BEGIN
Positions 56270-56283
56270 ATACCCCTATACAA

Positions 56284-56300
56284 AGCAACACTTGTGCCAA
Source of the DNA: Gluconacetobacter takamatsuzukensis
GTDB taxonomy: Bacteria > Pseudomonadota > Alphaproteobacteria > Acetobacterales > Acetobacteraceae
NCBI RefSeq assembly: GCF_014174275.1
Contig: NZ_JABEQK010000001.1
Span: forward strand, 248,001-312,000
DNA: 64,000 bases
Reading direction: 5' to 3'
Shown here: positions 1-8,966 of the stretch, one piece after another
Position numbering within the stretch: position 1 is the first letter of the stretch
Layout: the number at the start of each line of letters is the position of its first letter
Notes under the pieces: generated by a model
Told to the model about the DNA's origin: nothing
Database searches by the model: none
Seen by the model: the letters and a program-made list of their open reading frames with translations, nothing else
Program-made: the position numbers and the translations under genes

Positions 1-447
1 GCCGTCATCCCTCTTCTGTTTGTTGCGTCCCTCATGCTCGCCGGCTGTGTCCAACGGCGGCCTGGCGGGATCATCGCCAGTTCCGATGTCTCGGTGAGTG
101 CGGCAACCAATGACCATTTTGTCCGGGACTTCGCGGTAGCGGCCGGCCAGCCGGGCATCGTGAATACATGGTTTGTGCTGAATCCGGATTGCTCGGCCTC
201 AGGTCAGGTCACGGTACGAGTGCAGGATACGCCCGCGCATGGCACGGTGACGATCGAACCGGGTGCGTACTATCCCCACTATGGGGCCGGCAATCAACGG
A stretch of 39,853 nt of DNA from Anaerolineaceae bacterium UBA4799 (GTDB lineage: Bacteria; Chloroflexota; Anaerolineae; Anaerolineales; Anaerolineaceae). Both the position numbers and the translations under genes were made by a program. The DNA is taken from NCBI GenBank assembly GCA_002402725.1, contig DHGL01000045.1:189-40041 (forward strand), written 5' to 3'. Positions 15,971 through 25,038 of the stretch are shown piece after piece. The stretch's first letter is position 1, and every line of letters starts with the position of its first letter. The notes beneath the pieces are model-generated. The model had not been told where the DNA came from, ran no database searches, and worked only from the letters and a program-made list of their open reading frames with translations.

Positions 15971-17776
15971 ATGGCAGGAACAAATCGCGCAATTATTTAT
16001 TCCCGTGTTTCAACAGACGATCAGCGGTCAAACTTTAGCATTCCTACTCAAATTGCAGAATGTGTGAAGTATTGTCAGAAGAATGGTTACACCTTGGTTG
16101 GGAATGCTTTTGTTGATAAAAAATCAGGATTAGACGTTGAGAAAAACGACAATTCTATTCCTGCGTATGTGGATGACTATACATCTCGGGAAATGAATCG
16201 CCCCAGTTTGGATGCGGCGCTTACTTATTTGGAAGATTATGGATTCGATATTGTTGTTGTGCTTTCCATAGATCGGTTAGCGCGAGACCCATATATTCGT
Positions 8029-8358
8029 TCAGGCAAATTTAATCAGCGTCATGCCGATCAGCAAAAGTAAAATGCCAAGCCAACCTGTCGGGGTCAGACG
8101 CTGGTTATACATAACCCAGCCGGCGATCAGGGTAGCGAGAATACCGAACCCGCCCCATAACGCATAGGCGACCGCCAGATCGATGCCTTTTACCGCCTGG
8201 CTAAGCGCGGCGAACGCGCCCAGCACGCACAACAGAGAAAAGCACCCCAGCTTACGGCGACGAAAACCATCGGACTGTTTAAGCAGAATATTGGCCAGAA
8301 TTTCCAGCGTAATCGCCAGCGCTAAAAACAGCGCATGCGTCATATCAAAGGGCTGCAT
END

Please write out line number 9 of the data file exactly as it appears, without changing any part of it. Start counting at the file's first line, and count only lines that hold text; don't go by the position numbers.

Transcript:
Span: forward strand, 248,001-312,000